Rowdy West Coast Raid; and Poll Indicates Populace is Mellowing About Pot
Nonetheless, 11 states (including California, where voters passed a "compassionate use" law in 1996) have passed laws allowing registered patients to grow, possess, and use marijuana for medicinal purposes. And Silva said that his operation was conducted within the boundaries of state law. "I grew for myself and a few other patients, and donated the excess to a nearby dispensing collective," he said. "There was no need for our California sheriffs to call in federal agents to injure me and harass my family."
The Silva raid sparked a new round of protests outside federal buildings across the country by medi-pot advocates including a downtown Austin protest organized by Texans for Medical Marijuana, and one in Oakland where medi-pot patient and activist Angel Raich was arrested, reportedly for talking back to a security guard who told her she was using a megaphone too close to the building.
In other pot news, NORML reports that a new poll conducted by Zogby International reveals that nearly 50% of likely voters support amending federal law to allow states to "legally regulate and tax marijuana" in the same way that liquor and gambling are regulated. The measure polled favorably among young voters nearly 66% of voters 18-29 and middle-aged voters 50% of those ages 50-64. Interestingly, 58% of 30- to 49-year-olds and 52% of seniors said they'd oppose the change. "Public support for replacing the illicit marijuana market with a legally regulated, controlled market continues to grow," said NORML Executive Director Allen St. Pierre in a press release. "NORML's challenge is to convert this growing public support into a tangible public policy that no longer criminalizes those adults who use marijuana responsibly."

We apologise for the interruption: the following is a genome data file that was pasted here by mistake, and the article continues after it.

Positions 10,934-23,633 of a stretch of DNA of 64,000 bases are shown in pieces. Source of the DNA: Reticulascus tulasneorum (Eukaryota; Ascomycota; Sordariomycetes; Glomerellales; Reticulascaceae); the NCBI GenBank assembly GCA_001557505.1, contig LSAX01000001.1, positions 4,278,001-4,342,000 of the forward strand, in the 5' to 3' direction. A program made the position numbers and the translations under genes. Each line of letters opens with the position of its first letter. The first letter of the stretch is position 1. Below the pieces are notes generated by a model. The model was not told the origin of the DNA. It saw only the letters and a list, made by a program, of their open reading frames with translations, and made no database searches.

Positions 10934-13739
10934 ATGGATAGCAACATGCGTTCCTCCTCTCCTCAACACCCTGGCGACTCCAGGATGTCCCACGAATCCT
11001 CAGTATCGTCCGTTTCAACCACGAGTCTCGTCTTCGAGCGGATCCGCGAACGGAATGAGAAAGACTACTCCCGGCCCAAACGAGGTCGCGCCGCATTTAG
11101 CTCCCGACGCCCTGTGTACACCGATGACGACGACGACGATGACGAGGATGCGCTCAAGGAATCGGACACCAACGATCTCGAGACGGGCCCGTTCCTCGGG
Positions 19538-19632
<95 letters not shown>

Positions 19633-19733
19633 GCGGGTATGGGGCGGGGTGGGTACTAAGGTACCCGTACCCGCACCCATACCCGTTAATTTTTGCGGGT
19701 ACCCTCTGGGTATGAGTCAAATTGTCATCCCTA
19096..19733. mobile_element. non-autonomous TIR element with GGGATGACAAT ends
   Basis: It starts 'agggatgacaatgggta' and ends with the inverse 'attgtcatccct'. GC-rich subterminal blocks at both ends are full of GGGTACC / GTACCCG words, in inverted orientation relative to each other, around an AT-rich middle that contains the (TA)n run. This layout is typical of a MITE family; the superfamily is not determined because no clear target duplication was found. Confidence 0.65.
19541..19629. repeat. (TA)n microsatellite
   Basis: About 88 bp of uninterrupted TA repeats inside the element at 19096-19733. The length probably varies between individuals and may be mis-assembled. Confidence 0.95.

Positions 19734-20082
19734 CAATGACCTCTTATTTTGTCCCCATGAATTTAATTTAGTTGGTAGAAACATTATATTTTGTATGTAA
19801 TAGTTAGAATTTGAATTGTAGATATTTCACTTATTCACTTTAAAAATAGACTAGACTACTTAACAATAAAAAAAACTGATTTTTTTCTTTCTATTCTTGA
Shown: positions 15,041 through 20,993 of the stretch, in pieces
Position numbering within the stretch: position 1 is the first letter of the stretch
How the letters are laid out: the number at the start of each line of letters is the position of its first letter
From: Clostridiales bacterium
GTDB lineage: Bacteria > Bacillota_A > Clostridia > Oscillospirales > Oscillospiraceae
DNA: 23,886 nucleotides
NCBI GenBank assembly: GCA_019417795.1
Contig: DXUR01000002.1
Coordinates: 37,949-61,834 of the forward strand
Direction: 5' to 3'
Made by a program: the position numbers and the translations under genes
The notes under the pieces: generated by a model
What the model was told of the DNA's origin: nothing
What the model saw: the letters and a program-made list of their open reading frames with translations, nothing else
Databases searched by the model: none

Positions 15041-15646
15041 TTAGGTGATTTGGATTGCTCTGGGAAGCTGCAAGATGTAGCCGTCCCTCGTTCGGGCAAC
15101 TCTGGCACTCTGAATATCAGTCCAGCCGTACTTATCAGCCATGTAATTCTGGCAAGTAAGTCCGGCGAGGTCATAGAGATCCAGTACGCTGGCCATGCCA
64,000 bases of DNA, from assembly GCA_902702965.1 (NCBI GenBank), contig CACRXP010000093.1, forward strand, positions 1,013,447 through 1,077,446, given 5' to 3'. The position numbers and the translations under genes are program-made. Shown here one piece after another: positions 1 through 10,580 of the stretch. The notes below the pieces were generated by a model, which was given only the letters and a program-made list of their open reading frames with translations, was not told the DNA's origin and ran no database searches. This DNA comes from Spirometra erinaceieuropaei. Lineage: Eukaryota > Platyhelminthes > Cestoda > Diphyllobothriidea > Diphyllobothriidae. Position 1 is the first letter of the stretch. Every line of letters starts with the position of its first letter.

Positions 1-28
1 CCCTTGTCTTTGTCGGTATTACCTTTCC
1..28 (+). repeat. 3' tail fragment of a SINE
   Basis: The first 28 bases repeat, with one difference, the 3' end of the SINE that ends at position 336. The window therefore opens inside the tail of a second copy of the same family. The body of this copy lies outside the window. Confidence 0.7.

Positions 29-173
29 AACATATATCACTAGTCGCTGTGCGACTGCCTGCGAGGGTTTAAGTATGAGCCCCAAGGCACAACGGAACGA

Of course, if federal drug czar John Walters has his prohibition-loving way, no drugs aside from tobacco, alcohol, and the cornucopia of pharmaceuticals, of course would be decriminalized, let alone legalized. Indeed, responding to an editorial critical of the ongoing drug war that appeared on the notoriously conservative editorial pages of the Wall Street Journal last month, Walters penned an op/ed piece for the March 16 WSJ, insisting that there is "no realistic alternative to the fight" against drugs. Illegal drugs are "inherently dangerous," he wrote, and thinking there would be some way to regulate drug use is nothing but a "cruel delusion." There's nothing new in Walters' thinking so it's no surprise that the czar skates around the irony of his position by trying to argue a negative specifically, that the war on drugs has "staved off a worse circumstance, with many more drug users, and more damage to the social fabric." (To read Walter's latest missive, check out the archives of the Media Awareness Project at www.mapinc.org.)